Details on the first 12 cases, who have been followed for at least six months, were published in the New England Journal of Medicine on Sunday. The follow-up time for these and other patients treated so far ranges from less than one month to almost two years. The investigators are continuing to track how well treatment response holds in patients, and they expect to share further details on the durability of the immunotherapy effects next spring.
The results are especially promising since conventional treatments for non-metastatic rectal cancer can have significant side effects and are inconsistently effective in rectal cancers. Some patients experience sexual dysfunction, bowel/bladder dysfunction, and other side effects stemming from pelvic radiation, for example, while surgeries can leave patients reliant on an ostomy.
"While a cure is frequently achieved with this combination," Cercek said, "radiation and surgery, in particular, have life-altering consequences."
Hanna Sanoff, a cancer researcher from the University of North Carolina Lineberger Comprehensive Cancer Center, who was not involved in the study, called the new rectal cancer results "amazing."
"It's a small subset of rectal cancer patients that this would apply to, but we, for years, have been able to cure people — not everybody, but many — but with a lot of toxicity," she said, noting that rectal cancer treatments are often more debilitating than treatments for other forms of colorectal cancer. "If we can have a treatment where they can get six months of immunotherapy and nothing else … that would be such a big improvement."
Sanoff also lauded the team for the comprehensive approaches used to follow patients and ensure their ongoing safety after treatment.
In an editorial accompanying the new NEJM study, she pointed to the need for larger studies of mismatch repair-deficient rectal cancer cases, along with additional analyses of potential toxicities and adverse events associated with immunotherapy.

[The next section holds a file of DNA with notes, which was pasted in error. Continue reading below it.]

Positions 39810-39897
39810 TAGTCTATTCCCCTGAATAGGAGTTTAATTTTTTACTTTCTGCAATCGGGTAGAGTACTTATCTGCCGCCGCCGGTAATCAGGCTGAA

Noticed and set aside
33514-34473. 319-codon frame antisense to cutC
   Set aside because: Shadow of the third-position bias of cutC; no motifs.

"It's a small trial, so we need to see what it looks like in a bigger setting, a bigger population, but this will definitely be part of the standard of care in some way in the near future," Sanoff said.
Commenting on the findings at the ASCO conference, the Dana-Farber Cancer Institute's Kimmie Ng noted that the MSK team is "attempting to replace every component of standard of care in favor of a biomarker-driven approach of anti-PD-1 therapy alone for patients with [mismatch repair]-deficient rectal cancer."
While a randomized control trial would typically be needed to change clinical care, she argued that it will likely be difficult to use that approach to compare the anti-PD-1 treatment to standard-of-care therapies in the mismatch repair-deficient rectal cancer setting.
It takes a long time to enroll patients with this disease type, Ng said. But perhaps more importantly, she suggested that the latest results make it unlikely patients will want to be randomized to a standard-of-care arm. Instead, Ng speculated that many clinicians will look at the new data and opt to use immunotherapy off-label in their patients.
Given such considerations, she called for longer follow-up of patients in the current study, along with larger studies involving patients enrolled at centers with less experience treating colorectal cancer.